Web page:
• Plays: Right-handed (two-handed backhand)
  • Prize Money: US$3,655,751

With ice water in his veins, Bjorn Borg’s imperial calm dominated tennis in the late 1970s. The Swede played memorable games with John McEnroe and Jimmy Connors and dominated Wimbledon, winning the title for five consecutive years from 1976 to 1980.

Despite his relatively short career (he retired in 1983 at the age of 26), Borg won 11 Grand Slam titles, all at Wimbledon and Roland Garros. He was the first modern player to win more than 10 major tournaments.

It is clear that Bjorn Borg could have made it into the top five of all time if he had kept playing and not retired at the height of his career. Even John McEnroe had tried to get him to reverse his decision because his departure left a huge void in the tennis world at the time!

Career Achievements:

Career Record654–140 (82.4%)
Career Titles66 (8th in the Open Era)
Highest RankingNo. 1 (23 August 1977)

Grand Slam Results:

Grand SlamSingles
Australian Open3R (1974)
French OpenW (1974, 1975, 1978, 1979, 1980, 1981)
WimbledonW (1976, 1977, 1978, 1979, 1980)
US OpenF (1976, 1978, 1980, 1981)

Other Tournaments:

Tour FinalsW (1979, 1980)
WCT Finals W (1976)
Davis CupW (1975)

5. Pete Sampras:

  • Country: United States
  • Born: August 12, 1971 (age 49)
  • Retired: September 8, 2002 (last match)
  • Plays: Right-handed (one-handed backhand)
  • Prize Money: US$43,280,489

Pete Sampras will always be remembered for his seven breathtaking individual wins at Wimbledon, where he lost only once between 1993 and 2000. Sampras literally had no weaknesses in his game and could use any weapon at any time.

His serve could score points. His forehand was fatal. And his game on the net was unprecedented. His 14 Grand Slam wins were a record when he retired. It takes the top three players of all time on the leaderboard to beat him.

Perhaps his only weakness was his total inability to win on clay. He made it to the Roland Garros semi-finals only once in his career and never made it to the finals. He was an artist who could do his best in the most important moments, with an 84% win share in Grand Slams!

Career Achievements:

Career Record762–222 (77.4%)
Career Titles64 (9th in the Open Era)
Highest RankingNo. 1 (April 12, 1993)

Grand Slam Results:

Grand SlamSingles
Australian OpenW (1994, 1997)
WimbledonW (1993, 1994, 1995, 1997, 1998, 1999, 2000)
US OpenW (1990, 1993, 1995, 1996, 2002)

Other Tournaments:

Tour FinalsW (1991, 1994, 1996, 1997, 1999)
Davis CupW (1992, 1995)
Grand Slam Cup W (1990, 1997)

4. Rod Laver:

  • Country: Australia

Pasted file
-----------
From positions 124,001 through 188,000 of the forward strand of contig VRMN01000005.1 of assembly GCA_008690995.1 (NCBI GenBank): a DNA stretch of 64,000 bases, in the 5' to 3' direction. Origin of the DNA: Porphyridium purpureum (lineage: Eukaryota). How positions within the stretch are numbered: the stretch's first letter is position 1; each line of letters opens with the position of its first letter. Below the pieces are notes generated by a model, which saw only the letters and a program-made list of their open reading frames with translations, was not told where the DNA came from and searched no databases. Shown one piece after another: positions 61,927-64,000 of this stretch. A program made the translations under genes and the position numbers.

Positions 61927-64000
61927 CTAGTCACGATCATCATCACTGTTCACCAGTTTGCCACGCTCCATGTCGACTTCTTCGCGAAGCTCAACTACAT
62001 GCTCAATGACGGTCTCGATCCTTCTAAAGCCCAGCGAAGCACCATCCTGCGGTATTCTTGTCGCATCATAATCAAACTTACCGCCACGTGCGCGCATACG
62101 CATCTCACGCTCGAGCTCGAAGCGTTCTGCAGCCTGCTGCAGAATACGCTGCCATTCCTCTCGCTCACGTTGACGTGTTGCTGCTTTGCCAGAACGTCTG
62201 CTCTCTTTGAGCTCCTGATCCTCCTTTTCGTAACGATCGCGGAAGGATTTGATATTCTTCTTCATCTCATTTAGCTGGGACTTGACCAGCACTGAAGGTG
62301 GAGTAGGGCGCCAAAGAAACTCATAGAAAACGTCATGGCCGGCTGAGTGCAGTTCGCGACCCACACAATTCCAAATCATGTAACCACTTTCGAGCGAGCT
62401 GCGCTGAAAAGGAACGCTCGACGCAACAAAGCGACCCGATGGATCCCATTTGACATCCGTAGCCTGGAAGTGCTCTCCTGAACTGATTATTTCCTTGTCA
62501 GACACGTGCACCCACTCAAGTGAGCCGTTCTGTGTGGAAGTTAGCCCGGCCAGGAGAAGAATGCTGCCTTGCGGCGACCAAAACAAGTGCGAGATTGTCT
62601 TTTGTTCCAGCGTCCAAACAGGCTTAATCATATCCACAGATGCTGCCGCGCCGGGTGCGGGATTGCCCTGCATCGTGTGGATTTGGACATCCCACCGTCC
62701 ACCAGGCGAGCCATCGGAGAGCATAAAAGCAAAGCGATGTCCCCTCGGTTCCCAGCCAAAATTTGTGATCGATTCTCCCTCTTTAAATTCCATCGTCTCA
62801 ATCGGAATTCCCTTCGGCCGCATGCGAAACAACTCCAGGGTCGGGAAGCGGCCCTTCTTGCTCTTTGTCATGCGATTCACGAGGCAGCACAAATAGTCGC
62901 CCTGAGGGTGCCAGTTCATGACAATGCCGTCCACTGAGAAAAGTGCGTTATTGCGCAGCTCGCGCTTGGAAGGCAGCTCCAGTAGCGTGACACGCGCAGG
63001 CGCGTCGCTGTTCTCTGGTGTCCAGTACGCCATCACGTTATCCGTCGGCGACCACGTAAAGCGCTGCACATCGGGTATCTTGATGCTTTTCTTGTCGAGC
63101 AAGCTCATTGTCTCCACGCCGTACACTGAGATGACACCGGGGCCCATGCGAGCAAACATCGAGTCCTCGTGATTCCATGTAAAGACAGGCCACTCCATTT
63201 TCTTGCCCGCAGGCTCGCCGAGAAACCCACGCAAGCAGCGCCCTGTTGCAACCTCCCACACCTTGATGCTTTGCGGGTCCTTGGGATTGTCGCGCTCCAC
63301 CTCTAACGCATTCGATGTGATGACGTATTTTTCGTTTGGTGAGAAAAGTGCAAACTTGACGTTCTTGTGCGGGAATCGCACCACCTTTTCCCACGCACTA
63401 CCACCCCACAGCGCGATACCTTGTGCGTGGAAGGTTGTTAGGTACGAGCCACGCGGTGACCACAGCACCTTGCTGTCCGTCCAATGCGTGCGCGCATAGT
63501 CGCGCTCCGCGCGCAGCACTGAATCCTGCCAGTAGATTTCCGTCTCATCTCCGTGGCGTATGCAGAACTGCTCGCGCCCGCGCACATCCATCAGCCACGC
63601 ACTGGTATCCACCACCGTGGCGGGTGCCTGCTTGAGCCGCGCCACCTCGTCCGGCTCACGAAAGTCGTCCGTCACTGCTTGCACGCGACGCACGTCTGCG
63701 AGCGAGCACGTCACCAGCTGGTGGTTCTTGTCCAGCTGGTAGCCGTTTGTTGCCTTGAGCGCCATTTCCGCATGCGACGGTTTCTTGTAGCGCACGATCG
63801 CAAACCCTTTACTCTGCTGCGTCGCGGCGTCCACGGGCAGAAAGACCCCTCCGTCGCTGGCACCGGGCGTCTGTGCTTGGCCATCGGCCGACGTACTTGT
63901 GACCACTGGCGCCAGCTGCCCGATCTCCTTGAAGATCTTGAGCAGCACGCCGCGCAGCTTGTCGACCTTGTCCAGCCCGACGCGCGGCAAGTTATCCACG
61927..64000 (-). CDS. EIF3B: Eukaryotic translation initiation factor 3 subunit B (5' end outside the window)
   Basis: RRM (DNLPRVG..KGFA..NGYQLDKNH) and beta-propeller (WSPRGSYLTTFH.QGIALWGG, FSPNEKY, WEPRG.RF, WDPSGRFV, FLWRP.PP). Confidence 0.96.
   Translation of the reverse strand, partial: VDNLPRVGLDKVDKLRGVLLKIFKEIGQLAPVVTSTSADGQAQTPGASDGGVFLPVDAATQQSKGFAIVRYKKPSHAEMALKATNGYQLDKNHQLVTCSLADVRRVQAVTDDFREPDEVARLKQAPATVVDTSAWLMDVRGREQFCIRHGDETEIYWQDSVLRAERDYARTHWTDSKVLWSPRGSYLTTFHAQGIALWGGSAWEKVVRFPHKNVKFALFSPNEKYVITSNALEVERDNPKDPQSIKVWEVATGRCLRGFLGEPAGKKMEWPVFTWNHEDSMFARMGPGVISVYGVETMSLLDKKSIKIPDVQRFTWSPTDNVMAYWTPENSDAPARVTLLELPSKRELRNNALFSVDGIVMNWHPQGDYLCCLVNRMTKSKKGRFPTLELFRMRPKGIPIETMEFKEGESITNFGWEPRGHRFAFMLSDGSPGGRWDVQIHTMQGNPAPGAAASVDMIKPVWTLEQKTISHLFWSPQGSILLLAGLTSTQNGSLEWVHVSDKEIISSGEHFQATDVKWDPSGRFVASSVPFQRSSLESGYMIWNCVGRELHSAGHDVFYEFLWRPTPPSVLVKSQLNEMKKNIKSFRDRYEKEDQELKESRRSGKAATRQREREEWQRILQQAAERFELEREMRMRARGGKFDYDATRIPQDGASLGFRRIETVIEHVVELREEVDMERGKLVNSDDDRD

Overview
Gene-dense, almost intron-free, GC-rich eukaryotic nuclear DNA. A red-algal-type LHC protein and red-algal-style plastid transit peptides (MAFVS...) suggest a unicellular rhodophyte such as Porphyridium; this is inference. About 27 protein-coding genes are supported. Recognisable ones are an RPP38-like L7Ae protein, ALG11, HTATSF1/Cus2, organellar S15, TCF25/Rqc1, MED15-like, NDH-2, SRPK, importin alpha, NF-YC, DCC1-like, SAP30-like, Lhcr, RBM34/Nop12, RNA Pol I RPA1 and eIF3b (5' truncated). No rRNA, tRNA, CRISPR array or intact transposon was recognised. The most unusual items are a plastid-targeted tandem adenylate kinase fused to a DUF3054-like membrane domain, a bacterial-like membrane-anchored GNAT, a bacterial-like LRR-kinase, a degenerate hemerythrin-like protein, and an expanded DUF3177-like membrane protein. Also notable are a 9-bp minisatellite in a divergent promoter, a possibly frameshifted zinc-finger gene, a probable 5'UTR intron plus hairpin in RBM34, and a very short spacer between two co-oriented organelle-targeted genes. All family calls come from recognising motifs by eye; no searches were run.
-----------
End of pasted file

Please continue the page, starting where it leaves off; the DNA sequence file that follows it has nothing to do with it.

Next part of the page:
• Born: 9 August 1938 (age 82)
  • Retired: 1979
  • Plays: Left-handed (one-handed backhand)
  • Prize Money: US$1,565,413

It’s hard to say how Rod Laver would have done against today’s players, but you can imagine the Australian would have done very well. He was number one in the world for seven consecutive years (1964-1970) and has more career titles (198) than anyone else in tennis history.

He is the only player who won a Grand Slam as an amateur in 1962 and again as a professional in 1969. Had Laver not been banned from Grand Slam tournaments for five years in the mid-1960s, who knows how many he would have won.

Indeed, in what was known as the “pre-opening era”, Grand Slam tournaments were reserved for amateurs only. The “open period” of tennis did not begin until 1968, when the pros were finally allowed to take part in Grand Slam tournaments. Since Laver was number one in the world over that five-year period, he would likely have won many more Grand Slam titles.

But beyond titles and wins, the miniature left-hander from Rockhampton has done things never before seen with a racket. He was long considered the best tennis player of all time, and this is still debatable. It’s hard to compare him to the top 3 on this ranking who weren’t even born when he retired!

Career Achievements:

Career Record1473–407 (78.4%)
Career Titles200 (72 in open era)
Highest RankingNo. 1 (1961, Lance Tingay)

Grand Slam Results:

Grand SlamSinglesDoubles
Australian OpenW (1960, 1962, 1969)W (1959, 1960, 1961, 1969)
French OpenW (1962, 1969)W (1961)
WimbledonW (1961, 1962, 1968, 1969)W (1970)
US OpenW (1962, 1969)

Other Tournaments:

Davis CupW (1959, 1960, 1961, 1962, 1973)

3. Novak Djokovic:

  • Country: Serbia and Montenegro (2003)
  • Born: 22 May 1987 (age 33)
  • Plays: Right-handed (two-handed backhand)
  • Prize Money: US$ 147,820,035

Putting Novak Djokovic on this list was an easy decision but we still don’t know where to put him. At the age of 32 and at the end of his career, Djokovic is currently clearly the best player in the world and has the potential to win many more Grand Slam titles.